I didn't read up on the fort before leaving so that everything would be completely new to me, but I suppose you, dear reader, would like to know a few things about it before I post the photos I took there.

So, the Fort de Bruissin was one of a couple of dozen forts that were built around Lyon as fortifications to defend the city. It was built in the late 1870s, although the first forts were built in the 1830s, and it was a training camp for officers in World War One. In World War Two it served as a German Army ammunition depot. But the soldiers have long since left and today it is a cultural centre and home to one of Lyon's better known jazz festivals, the Fort en Jazz.

I got on the bus down by the River Saône, and once on it I would be taken up this steepish hill on the other side of the river.

The road twists and turns and soon we can see the city stretching out below us. I zoomed a lot to get this photo so we're higher up than it appears. The train station is at Perrache, one of Lyon's two major transport hubs.

Ah, lots of trees at last!

And there are a lot less people too....

Here's my bus, at the end of the line. It looks like there are two buses there but there's only one in fact. It's an articulated, or 'stretch' model and the articulated section is hidden behind the trees.

I asked the driver where the fort was and he said I could either go along a road that he pointed out to me or take a short cut through the woods. I chose the latter and here's where I entered the woods, just yards from where the bus was parked.

 It was a delightful walk, up a slight incline.

 Then, the first sight of part of the fort. This used to be an exterior moat and this vantage point shows one of six corners along the outer wall of the fort, which is a six-sided hexagon.

Here's the main entrance to the fort. That bridge you see used to be a drawbridge a long time ago, but the days of battle are long since gone.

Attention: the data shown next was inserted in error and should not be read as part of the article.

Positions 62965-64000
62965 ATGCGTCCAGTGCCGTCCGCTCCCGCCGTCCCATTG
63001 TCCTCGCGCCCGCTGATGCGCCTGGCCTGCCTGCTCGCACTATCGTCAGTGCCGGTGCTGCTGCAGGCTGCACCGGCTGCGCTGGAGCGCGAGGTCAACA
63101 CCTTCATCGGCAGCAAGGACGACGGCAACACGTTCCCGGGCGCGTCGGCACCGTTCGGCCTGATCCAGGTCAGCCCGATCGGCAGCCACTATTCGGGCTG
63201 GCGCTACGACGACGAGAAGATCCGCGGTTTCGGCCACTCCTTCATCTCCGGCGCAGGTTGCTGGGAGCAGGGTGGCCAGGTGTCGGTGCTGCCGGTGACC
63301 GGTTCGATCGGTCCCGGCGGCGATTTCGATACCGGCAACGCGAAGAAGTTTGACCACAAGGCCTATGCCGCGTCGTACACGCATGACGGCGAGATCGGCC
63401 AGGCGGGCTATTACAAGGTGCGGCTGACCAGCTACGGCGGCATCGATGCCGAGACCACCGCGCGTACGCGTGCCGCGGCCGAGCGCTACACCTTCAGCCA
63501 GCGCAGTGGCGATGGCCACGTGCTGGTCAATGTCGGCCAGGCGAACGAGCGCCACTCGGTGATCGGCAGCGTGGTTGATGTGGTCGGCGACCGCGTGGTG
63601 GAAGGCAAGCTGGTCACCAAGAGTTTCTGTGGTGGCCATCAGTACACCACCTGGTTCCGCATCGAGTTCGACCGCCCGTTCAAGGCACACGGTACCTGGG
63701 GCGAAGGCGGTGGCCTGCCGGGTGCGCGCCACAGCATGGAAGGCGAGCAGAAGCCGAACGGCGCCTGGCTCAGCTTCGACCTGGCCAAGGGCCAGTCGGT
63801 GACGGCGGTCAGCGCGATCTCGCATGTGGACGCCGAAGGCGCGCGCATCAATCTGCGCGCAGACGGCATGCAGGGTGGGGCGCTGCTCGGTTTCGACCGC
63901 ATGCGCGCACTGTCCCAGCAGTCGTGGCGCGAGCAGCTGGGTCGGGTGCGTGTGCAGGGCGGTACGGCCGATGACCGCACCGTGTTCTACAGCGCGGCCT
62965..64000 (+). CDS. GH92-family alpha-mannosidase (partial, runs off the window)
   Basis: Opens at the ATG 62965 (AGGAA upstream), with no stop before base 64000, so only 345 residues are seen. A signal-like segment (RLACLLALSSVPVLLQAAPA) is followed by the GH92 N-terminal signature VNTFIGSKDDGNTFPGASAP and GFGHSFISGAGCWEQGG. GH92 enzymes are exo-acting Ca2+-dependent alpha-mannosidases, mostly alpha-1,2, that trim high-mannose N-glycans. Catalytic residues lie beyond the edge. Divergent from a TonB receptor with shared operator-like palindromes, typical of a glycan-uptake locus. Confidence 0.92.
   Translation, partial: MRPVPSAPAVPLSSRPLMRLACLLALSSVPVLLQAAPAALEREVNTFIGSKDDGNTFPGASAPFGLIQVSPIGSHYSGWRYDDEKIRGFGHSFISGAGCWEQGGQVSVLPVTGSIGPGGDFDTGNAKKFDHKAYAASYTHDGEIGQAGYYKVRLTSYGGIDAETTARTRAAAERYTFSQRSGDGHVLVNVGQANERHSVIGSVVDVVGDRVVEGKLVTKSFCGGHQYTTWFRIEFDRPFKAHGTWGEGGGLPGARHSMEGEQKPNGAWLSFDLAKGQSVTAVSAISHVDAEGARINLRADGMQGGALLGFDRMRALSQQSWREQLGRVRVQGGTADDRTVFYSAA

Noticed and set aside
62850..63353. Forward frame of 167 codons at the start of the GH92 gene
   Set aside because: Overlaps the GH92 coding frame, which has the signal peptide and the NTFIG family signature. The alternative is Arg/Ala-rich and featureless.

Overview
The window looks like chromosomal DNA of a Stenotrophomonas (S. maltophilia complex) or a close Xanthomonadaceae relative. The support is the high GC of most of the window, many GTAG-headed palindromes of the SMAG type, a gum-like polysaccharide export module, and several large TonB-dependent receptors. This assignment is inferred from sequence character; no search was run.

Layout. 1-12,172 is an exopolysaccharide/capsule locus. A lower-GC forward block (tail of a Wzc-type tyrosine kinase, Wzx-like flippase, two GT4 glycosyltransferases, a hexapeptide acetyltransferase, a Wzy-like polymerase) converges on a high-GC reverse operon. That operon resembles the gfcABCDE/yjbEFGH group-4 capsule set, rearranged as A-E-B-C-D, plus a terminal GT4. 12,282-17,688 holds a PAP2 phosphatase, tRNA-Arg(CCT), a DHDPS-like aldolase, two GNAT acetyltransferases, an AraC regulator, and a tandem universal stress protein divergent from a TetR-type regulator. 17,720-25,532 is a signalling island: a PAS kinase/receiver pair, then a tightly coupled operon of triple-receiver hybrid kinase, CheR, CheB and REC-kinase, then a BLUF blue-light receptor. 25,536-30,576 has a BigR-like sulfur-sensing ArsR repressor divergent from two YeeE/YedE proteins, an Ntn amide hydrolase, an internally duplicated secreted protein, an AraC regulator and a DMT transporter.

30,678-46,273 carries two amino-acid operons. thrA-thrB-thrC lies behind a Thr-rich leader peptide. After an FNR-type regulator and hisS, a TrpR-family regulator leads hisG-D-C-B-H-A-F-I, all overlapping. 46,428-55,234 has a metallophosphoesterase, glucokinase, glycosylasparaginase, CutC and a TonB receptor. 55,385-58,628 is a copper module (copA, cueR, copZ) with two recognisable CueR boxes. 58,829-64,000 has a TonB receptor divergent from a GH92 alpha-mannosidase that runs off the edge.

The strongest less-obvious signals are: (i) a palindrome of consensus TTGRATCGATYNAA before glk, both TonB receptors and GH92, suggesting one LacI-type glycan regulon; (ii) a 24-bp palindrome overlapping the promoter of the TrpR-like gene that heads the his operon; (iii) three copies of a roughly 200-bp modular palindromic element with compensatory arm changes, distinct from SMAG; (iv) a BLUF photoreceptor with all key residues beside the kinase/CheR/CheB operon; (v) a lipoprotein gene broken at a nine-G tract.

The water in the moat has been replaced by lush spring grass and small wild flowers. It would be nice to walk around the fort in the moat but I'm not sure it's open to the public.

Behind the moat lies the inner complex consisting of what used to be barracks and the fort's cultural exhibition areas.

Here are a couple of shots of arrow slits and observation windows. I wonder whether anyone ever fired an arrow in anger out of one of the many slits that are dotted about on the walls.

There is a pathway that rings the fort and all along it are cannon emplacements and ammunition storage areas. This was the fort's first major defence perimiter and men, guns and ammunition would cross one of the sturdy bridges that connected the interior complex to the outer defences.

Here we are, back at the main entrance on the inside of the fort.

 There was lots to see and read at the Fort du Bruissin, and there are also a couple of absolutely charming young ladies at reception who were very helpful indeed. They're students who are studying various aspects of the world of culture. It was a pleasure to meet them and I'm only sorry that this photo of them is blurred. Toutes mes excuses ! :)

And with that I headed back to catch the bus home, very pleased that I had taken the C20E to the end of the line and discovered a new place in the country, just a few miles from the hustle and bustle of life in the city. The bus swayed from side to side as it descended back down to Lyon, which became visible one again from high up and a few minutes from town.


(There is a very interesting exhibition currently running at the fort about the celebrated American jazz record label Blue Note Records. Blue Note recorded some of the world's best jazz musicians. I visited the exhibition and will be posting about that in Part Two in a couple of days.)